Schizophrenia

Schizophrenia is a disabling, chronic, and severe mental illness that affects more than 2 million Americans age 18 and over. Symptoms include hearing internal voices, thinking that other people are reading one's mind, controlling one's thoughts, or plotting harm, which may leave a person feeling fearful and withdrawn. Their disorganized behavior can be perceived as incomprehensible or frightening.

People with schizophrenia may not make sense when they talk. They may sit for hours without moving or talking. Sometimes people with schizophrenia seem perfectly fine until they talk about what they are really thinking.

Families and society are affected by schizophrenia too. Many people with schizophrenia have difficulty holding a job or taking care of themselves, so they rely on others for help.

Schizophrenia affects men and women equally. It occurs at similar rates in all ethnic groups around the world. Symptoms such as hallucinations and delusions usually start between ages 16 and 30. Men tend to experience symptoms a little earlier than women. Most of the time, people do not get schizophrenia after age 45.
Schizophrenia rarely occurs in children, but awareness of childhood-onset schizophrenia is increasing.
Additionally, it can be difficult to diagnose schizophrenia in teens. This is because the first signs can include a change of friends, a drop in grades, sleep problems, and irritability- common behaviors among teens. A combination of factors can predict schizophrenia in up to 80 percent of youth who are at high risk of developing the illness. These factors include isolating oneself and withdrawing from others, an increase in unusual thoughts and suspicions, and a family history of psychosis. In young people who develop the disease, this stage of the disorder is called the "prodromal" period.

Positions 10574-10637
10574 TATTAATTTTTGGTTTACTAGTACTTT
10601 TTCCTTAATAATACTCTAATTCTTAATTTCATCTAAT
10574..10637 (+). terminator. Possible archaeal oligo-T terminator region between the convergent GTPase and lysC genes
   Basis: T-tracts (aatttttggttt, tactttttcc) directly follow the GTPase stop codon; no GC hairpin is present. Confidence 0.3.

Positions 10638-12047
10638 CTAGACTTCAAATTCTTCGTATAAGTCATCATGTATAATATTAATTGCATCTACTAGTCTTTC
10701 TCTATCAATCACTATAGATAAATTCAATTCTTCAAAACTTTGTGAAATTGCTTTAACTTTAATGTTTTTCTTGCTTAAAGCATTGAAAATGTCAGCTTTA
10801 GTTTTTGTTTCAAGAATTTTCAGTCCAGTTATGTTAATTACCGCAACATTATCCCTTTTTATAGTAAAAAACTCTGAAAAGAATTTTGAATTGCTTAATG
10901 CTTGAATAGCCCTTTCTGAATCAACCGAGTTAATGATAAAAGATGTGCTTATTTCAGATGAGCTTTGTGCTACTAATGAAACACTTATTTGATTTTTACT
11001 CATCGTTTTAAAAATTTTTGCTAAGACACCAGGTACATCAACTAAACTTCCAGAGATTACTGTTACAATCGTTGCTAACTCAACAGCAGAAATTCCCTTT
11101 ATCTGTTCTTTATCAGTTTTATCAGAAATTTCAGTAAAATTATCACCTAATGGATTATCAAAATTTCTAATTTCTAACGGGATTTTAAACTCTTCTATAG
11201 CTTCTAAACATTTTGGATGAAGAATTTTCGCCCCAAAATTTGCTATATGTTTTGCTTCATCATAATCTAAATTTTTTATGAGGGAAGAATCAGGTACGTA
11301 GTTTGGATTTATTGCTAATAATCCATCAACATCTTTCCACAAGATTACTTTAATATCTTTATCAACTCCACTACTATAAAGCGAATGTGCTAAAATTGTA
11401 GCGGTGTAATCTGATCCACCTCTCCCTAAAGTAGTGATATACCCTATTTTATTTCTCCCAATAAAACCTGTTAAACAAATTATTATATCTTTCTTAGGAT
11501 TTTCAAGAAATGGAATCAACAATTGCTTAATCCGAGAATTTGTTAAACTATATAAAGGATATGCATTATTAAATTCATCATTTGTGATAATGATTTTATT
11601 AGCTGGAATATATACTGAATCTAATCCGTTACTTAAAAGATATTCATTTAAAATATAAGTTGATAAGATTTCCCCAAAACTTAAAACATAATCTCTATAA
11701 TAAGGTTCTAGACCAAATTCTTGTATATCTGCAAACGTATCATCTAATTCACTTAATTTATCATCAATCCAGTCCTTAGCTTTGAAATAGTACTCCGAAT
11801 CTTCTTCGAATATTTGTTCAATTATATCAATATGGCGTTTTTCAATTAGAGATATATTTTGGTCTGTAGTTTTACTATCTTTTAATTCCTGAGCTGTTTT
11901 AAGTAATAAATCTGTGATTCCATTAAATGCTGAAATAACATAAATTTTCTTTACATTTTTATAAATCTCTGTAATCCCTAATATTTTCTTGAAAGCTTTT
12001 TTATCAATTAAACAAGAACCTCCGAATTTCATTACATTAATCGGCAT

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Regardless of available treatments that can relieve many problems associated with the illness, most people with schizophrenia cope with symptoms throughout life. However, many people with schizophrenia can lead rewarding and meaningful lives in their communities. Researchers are developing more effective medications and using new research tools to understand the causes of schizophrenia. In the years to come, this work may help prevent and better treat the illness.

 

Schizophrenia. Last reviewed 06/19/2010

Sources:

  • National Alliance of Mental Illness
  • National Institute of Mental Health
  • US Department of Health and Human Services
  • Archives of General Psychiatry
  • Lancet
  • Brain Research Review
  • CNS Drugs
  • American Journal of Medical Genetics
  • Molecular Psychiatry
  • Science
  • Journal of Neuroscience
  • New England Journal of Medicine
  • Expert Opinion on Pharmacotherapy
  • Schizophrenia Research
  • Journal of Rehabilitation Research and Development